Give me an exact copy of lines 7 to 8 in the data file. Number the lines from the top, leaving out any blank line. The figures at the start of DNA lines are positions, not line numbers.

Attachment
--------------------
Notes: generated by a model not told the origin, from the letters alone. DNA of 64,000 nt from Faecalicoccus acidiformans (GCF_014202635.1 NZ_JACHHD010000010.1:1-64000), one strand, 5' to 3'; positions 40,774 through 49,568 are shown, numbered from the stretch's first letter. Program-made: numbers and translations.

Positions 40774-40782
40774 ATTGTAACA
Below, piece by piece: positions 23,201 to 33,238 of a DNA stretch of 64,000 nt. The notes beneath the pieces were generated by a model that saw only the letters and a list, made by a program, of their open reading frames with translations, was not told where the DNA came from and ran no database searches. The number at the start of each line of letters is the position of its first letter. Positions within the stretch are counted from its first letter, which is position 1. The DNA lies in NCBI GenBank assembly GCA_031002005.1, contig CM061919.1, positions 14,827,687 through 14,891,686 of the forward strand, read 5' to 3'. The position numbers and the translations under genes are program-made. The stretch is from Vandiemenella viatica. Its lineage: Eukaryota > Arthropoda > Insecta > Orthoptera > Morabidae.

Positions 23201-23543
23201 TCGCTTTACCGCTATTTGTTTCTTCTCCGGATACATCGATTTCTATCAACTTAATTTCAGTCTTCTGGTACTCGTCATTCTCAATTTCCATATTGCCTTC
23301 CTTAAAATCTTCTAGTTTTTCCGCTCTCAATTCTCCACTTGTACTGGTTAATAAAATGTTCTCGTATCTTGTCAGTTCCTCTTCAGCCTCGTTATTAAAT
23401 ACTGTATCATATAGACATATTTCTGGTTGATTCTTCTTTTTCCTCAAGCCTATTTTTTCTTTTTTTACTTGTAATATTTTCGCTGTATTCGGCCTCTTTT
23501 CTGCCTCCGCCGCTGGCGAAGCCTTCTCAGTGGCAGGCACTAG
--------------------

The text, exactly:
23301 CTTAAAATCTTCTAGTTTTTCCGCTCTCAATTCTCCACTTGTACTGGTTAATAAAATGTTCTCGTATCTTGTCAGTTCCTCTTCAGCCTCGTTATTAAAT
23401 ACTGTATCATATAGACATATTTCTGGTTGATTCTTCTTTTTCCTCAAGCCTATTTTTTCTTTTTTTACTTGTAATATTTTCGCTGTATTCGGCCTCTTTT